Video 3: Provide Options for Sustaining Effort and Persistence

Learning a new skill, such as computer science, requires a great deal of attention and effort. However, learners come into the CS classrooms with a range of motivations and strategies to help them remain on task. Some learners struggle with this and can become easily distracted.  Ideally, our students will be able to work on their projects to the best of their ability nevertheless. In CS education, we provide strategies to help students remain on task and persist:

Strategies for sustaining effort and persistence include:

  • Provide timely and specific feedback to promote effort and persistence. Providing frequent check-ins with students provides them a way to incorporate feedback into their work while boosting their mastery over the material. Check-ins provide specific feedback for student work highlighting things done well and evaluating things to be improved as well as answering any questions.
  • Support students when debugging. For example, introduce metacognitive strategies such as use a tool such as Debugging Detective or rubber duck debugging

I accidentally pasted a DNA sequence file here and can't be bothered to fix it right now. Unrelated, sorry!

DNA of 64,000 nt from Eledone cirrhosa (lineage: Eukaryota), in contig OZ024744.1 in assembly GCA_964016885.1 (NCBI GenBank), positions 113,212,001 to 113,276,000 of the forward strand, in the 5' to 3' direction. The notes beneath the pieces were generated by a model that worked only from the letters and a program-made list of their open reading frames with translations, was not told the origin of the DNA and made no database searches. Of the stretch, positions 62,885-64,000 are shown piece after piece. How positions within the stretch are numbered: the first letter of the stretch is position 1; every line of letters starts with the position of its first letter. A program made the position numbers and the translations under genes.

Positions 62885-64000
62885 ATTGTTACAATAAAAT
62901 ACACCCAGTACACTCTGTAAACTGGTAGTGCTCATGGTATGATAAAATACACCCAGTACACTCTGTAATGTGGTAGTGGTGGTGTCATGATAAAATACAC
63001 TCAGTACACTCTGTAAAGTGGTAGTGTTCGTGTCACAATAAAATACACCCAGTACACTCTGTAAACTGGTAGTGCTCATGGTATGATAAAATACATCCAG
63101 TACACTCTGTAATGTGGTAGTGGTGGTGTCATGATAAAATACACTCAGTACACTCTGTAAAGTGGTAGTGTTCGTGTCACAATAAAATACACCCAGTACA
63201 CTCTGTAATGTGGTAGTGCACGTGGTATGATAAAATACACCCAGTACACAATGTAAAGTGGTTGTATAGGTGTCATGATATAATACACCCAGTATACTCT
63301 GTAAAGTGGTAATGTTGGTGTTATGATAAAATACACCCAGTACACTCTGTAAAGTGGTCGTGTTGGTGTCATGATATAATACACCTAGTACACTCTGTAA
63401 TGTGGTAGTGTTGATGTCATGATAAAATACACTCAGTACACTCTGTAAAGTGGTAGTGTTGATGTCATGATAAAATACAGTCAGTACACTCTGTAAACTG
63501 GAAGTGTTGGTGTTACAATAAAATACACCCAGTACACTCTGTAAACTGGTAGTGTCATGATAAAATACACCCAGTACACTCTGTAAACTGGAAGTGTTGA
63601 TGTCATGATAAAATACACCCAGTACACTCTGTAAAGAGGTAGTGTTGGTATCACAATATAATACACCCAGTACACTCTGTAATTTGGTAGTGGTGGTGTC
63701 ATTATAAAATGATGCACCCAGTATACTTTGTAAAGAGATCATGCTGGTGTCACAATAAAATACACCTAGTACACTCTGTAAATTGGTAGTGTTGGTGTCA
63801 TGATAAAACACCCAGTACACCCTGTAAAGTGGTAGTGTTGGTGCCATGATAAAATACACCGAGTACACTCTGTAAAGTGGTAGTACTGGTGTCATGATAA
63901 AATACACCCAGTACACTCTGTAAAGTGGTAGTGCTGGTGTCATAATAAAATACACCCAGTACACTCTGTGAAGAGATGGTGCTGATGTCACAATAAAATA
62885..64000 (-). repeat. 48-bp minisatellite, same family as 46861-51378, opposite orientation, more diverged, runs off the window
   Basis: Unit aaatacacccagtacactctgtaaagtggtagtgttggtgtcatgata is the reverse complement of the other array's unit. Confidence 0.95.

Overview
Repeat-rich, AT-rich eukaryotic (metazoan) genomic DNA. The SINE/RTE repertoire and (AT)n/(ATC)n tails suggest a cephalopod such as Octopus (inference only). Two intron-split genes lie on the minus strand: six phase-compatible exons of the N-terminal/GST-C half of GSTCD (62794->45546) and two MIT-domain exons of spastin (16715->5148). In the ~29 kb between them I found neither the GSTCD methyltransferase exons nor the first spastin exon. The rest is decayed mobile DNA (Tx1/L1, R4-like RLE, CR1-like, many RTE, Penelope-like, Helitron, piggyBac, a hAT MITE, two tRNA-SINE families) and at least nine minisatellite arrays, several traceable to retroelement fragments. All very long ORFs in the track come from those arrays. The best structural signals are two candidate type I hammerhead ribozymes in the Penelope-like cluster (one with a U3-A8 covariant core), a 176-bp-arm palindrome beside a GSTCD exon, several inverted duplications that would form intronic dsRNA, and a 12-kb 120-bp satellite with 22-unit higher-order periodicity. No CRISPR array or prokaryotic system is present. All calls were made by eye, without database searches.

• Collaboration can improve persistence, when designed with equity in mind. Pair programming and using a collaborative discussion framework collaborative discussion framework are ways to promote successful collaborative structures. Student collaboration should be taught and modeled and feedback on the collaboration should be provided.
  • Provide the right amount of challenge to keep students working on projects. Multiple entry points (e.g., completed code, buggy code, “spicy”extensions) to projects encourage students to display creativity.
  • Help students set goals for their work in bite-sized chunks with tangible goals through their progression. These can be established through a series of predetermined “I can” statements, which are kid-friendly objectives.


Effort and persistence allows students to stay with challenges that may come about in programming and it also creates an environment for them to take their projects further.

Resources related to this guideline include:


Note: We use CAST’s (2018) Version 2.2 of the Guidelines. The CAST link is similarly numbered. UDL for Teachers uses a previous version of the guidelines, so numbering and terms may vary.